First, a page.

European Union Agrees to Limit Gas Use This Winter to Avoid Shortages

    26 July 2022

    European Union governments agreed Tuesday to ration natural gas this winter.

    The move is meant to prevent severe shortages in the future. The agreement came after less than one week of talks.

    EU officials hope rationing gas in the winter will protect Europe against further supply cuts by Russia as it continues its invasion of Ukraine.

    The gas storage plant Reckrod is pictured near Eiterfeld, central Germany, Thursday, July 14, 2022. (AP Photo/Michael Probst, File)
    The gas storage plant Reckrod is pictured near Eiterfeld, central Germany, Thursday, July 14, 2022. (AP Photo/Michael Probst, File)

    EU energy officials approved a draft European law meant to lower demand for gas by 15 percent from August through March. The new law includes voluntary national measures to reduce gas use. But if the voluntary measures do not ease supplies enough, there will be required measures for the 27-country group.

    European Commission President Ursula von der Leyen said in a statement that "the EU has taken a decisive step to face down the threat of a full gas disruption by (Russian President Vladimir) Putin."

    On Monday, Russian energy company Gazprom said it would limit supplies to the EU through the Nord Stream 1 pipeline to 20 percent of the normal amount. There are fears the Russian president will continue to use the gas trade against the EU for its opposition to the war in Ukraine.

    "The winter is coming and we don't know how cold it will be," said Czech Industry Minister Jozef Sikela, whose policy responsibilities include energy. He said he believes Russia will continue to use gas to try to influence Europe.

    The EU reached the agreement in less than one week. It is based on a proposal from the European Commission, the EU's executive arm. The commission said the rationing would permit the group to get through the winter if Russia stops all gas supplies.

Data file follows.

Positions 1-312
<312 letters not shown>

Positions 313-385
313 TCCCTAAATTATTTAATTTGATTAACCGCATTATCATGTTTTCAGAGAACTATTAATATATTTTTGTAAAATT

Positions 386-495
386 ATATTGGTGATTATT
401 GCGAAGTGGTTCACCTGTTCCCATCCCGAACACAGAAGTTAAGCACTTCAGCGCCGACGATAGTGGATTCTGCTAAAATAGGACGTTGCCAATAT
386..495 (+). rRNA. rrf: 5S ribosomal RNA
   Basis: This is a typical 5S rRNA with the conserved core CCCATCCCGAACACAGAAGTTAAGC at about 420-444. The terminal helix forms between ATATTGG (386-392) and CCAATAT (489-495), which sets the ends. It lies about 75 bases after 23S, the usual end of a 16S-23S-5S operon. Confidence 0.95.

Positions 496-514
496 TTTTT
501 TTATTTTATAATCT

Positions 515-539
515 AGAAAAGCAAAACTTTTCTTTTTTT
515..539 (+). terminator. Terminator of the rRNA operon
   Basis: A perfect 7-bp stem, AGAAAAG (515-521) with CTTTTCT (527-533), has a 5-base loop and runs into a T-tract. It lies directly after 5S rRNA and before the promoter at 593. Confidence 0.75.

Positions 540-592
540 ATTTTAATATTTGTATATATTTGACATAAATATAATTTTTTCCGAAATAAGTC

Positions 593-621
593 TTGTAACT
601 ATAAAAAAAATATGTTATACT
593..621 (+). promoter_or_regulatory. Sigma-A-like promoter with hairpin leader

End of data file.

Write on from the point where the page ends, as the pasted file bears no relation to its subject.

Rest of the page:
Russia invaded Ukraine in February. Western countries reacted with economic sanctions. Since then, 12 EU countries have faced stops to, or reductions in, Russian gas supplies.

    The EU has agreed to ban oil and coal from Russia starting later this year. But it has not sanctioned Russian natural gas. That is because Germany, Italy and several other member states depend on Russia's supply.

    Problems between Russia and the EU are fueling inflation, which is already at record high levels in Europe and may start a recession there.

    The energy supply shortage is also testing European cooperation over policy. The EU has gained power over things like monetary, trade, and farm policies. But individual countries make their own decisions on energy.

    For example, the energy ministers removed a requirement in the draft law that would have given the European Commission more power. The commission had wanted the power to decide on any voluntary or required action. Instead, officials made sure any decision on required steps will be in the hands of national governments.

    I'm Ashley Thompson.

    Dan Novak adapted this story for VOA Learning English based on reporting by The Associated Press.


    Words in This Story

    ration — v. to control the amount of a product that people can have when there is not enough of it

    draft –n. a version of a document that is made in preparation for the final version

    decisive — adj. able to make choices quickly and confidently

    sanction — n. an action that is taken or an order that is given to force a country to obey international laws by limiting or stopping trade with that country, by not allowing economic aid for that country